Here is a link to a picture of the door:

https://www.box.com/s/s4himbucbrstlde9e1uy

Its pretty much like this all the way around.

Brian
vuotto is offline   Reply With Quote
Old 01-20-2013, 03:02 PM   #5
journeyman carpenter
 
woodworkbykirk's Avatar
 
Join Date: Sep 2011
Location: nova scotia canada
Posts: 2,719
Rewards Points: 2,054
Default

Door frame size


thats minor.. this is really common. all you need is to rip some furring strips out some pine so you have a nailing surface for the casing

i say use pine because its far less likely to split than mdf when making thin pieces.. you can pin them directly to the door frame. just be sure to have a 1/4" reveal so the hinges can still operate smoothly
woodworkbykirk is offline   Reply With Quote
Old 01-20-2013, 03:59 PM   #6
Member
 
Join Date: Nov 2011
Location: Hartfield VA
Posts: 26,987
Rewards Points: 3,090
Default

Door frame size


Someone was to cheap to order jamb extentions or a wider jamb.
Get a measurement with something laying flat againt the wall to the jamb.
It's easyer for a DIY with few tools to just find a stock moulding that will extended it out.
Make sure to cut that foam out of the way first.
Make sure to predrill the holes and use finish nails that go into the jambs at least 1".
joecaption is offline   Reply With Quote
Old 01-20-2013, 06:29 PM   #7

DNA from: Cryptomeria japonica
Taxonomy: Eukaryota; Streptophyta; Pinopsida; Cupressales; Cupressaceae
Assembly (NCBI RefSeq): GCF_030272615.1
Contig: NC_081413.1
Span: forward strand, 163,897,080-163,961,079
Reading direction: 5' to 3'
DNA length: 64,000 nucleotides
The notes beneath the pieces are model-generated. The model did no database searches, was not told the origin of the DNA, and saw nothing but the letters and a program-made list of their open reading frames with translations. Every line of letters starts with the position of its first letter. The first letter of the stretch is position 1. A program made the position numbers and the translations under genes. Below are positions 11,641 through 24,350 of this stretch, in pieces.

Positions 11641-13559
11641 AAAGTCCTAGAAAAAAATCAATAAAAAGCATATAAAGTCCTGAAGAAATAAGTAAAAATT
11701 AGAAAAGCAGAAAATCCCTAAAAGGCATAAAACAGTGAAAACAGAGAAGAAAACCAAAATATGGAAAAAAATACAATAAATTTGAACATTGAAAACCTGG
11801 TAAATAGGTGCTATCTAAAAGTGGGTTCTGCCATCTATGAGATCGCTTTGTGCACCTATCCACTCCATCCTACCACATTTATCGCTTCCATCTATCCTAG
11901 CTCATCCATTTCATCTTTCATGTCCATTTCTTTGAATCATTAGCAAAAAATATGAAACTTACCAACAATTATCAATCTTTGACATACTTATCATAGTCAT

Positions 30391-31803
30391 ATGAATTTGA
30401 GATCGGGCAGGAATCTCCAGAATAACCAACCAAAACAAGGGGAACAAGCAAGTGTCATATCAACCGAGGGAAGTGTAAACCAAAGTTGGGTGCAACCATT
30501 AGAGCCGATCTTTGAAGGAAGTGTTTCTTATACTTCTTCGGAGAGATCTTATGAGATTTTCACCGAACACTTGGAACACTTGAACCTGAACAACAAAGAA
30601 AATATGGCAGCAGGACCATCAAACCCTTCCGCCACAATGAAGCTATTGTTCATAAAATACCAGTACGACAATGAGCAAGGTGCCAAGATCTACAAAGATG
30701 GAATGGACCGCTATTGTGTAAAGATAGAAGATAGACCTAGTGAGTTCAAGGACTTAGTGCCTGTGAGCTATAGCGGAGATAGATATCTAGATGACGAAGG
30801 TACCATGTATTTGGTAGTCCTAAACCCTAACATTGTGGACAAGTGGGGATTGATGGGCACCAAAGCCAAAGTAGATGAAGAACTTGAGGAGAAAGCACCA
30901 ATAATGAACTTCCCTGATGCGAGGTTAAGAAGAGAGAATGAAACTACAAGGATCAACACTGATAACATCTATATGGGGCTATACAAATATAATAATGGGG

journeyman carpenter
 
woodworkbykirk's Avatar
 
Join Date: Sep 2011
Location: nova scotia canada
Posts: 2,719
Rewards Points: 2,054
Default

Door frame size


Quote:
Originally Posted by joecaption View Post
Someone was to cheap to order jamb extentions or a wider jamb.
Get a measurement with something laying flat againt the wall to the jamb.
It's easyer for a DIY with few tools to just find a stock moulding that will extended it out.
Make sure to cut that foam out of the way first.
Make sure to predrill the holes and use finish nails that go into the jambs at least 1".


the house may have had foam put on the house and new siding installed.. doing so pushes out where the door will sit in relation to the wall so furring strips are a given
woodworkbykirk is offline   Reply With Quote
Old 01-20-2013, 07:03 PM   #8
Member
 
funfool's Avatar
 
Join Date: Oct 2012
Location: Albuquerque NM
Posts: 702
Rewards Points: 500
Default

Door frame size


I would never order jamb extensions.
Ask any carpenter about jamb extensions, will know what you are talking about.